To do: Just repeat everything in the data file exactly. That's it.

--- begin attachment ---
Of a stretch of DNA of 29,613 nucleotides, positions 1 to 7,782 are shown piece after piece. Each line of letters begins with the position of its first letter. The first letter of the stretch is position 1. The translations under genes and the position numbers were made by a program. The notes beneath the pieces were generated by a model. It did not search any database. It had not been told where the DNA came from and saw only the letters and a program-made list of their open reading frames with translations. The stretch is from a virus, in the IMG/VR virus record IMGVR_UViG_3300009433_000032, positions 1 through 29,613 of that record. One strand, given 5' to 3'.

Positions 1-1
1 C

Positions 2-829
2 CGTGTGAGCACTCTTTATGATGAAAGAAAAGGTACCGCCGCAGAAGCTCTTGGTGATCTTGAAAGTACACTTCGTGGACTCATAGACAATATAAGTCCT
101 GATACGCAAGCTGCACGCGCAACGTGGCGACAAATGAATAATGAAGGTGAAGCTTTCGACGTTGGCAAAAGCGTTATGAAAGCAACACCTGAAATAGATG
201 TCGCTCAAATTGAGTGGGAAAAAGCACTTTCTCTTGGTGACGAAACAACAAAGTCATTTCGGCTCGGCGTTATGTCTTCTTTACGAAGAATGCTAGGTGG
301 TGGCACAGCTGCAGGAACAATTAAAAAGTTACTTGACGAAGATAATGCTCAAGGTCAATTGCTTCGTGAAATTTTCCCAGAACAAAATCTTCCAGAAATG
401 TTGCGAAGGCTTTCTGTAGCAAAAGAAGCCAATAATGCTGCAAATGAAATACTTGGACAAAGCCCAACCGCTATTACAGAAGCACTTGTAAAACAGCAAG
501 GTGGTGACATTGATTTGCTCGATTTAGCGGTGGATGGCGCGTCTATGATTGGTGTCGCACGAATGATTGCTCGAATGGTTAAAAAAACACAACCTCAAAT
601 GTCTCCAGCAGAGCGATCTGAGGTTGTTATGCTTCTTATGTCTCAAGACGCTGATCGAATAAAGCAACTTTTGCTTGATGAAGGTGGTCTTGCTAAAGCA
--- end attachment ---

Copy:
Of a stretch of DNA of 29,613 nucleotides, positions 1 to 7,782 are shown piece after piece. Each line of letters begins with the position of its first letter. The first letter of the stretch is position 1. The translations under genes and the position numbers were made by a program. The notes beneath the pieces were generated by a model. It did not search any database. It had not been told where the DNA came from and saw only the letters and a program-made list of their open reading frames with translations. The stretch is from a virus, in the IMG/VR virus record IMGVR_UViG_3300009433_000032, positions 1 through 29,613 of that record. One strand, given 5' to 3'.

Positions 1-1
1 C

Positions 2-829
2 CGTGTGAGCACTCTTTATGATGAAAGAAAAGGTACCGCCGCAGAAGCTCTTGGTGATCTTGAAAGTACACTTCGTGGACTCATAGACAATATAAGTCCT
101 GATACGCAAGCTGCACGCGCAACGTGGCGACAAATGAATAATGAAGGTGAAGCTTTCGACGTTGGCAAAAGCGTTATGAAAGCAACACCTGAAATAGATG
201 TCGCTCAAATTGAGTGGGAAAAAGCACTTTCTCTTGGTGACGAAACAACAAAGTCATTTCGGCTCGGCGTTATGTCTTCTTTACGAAGAATGCTAGGTGG
301 TGGCACAGCTGCAGGAACAATTAAAAAGTTACTTGACGAAGATAATGCTCAAGGTCAATTGCTTCGTGAAATTTTCCCAGAACAAAATCTTCCAGAAATG
401 TTGCGAAGGCTTTCTGTAGCAAAAGAAGCCAATAATGCTGCAAATGAAATACTTGGACAAAGCCCAACCGCTATTACAGAAGCACTTGTAAAACAGCAAG
501 GTGGTGACATTGATTTGCTCGATTTAGCGGTGGATGGCGCGTCTATGATTGGTGTCGCACGAATGATTGCTCGAATGGTTAAAAAAACACAACCTCAAAT
601 GTCTCCAGCAGAGCGATCTGAGGTTGTTATGCTTCTTATGTCTCAAGACGCTGATCGAATAAAGCAACTTTTGCTTGATGAAGGTGGTCTTGCTAAAGCA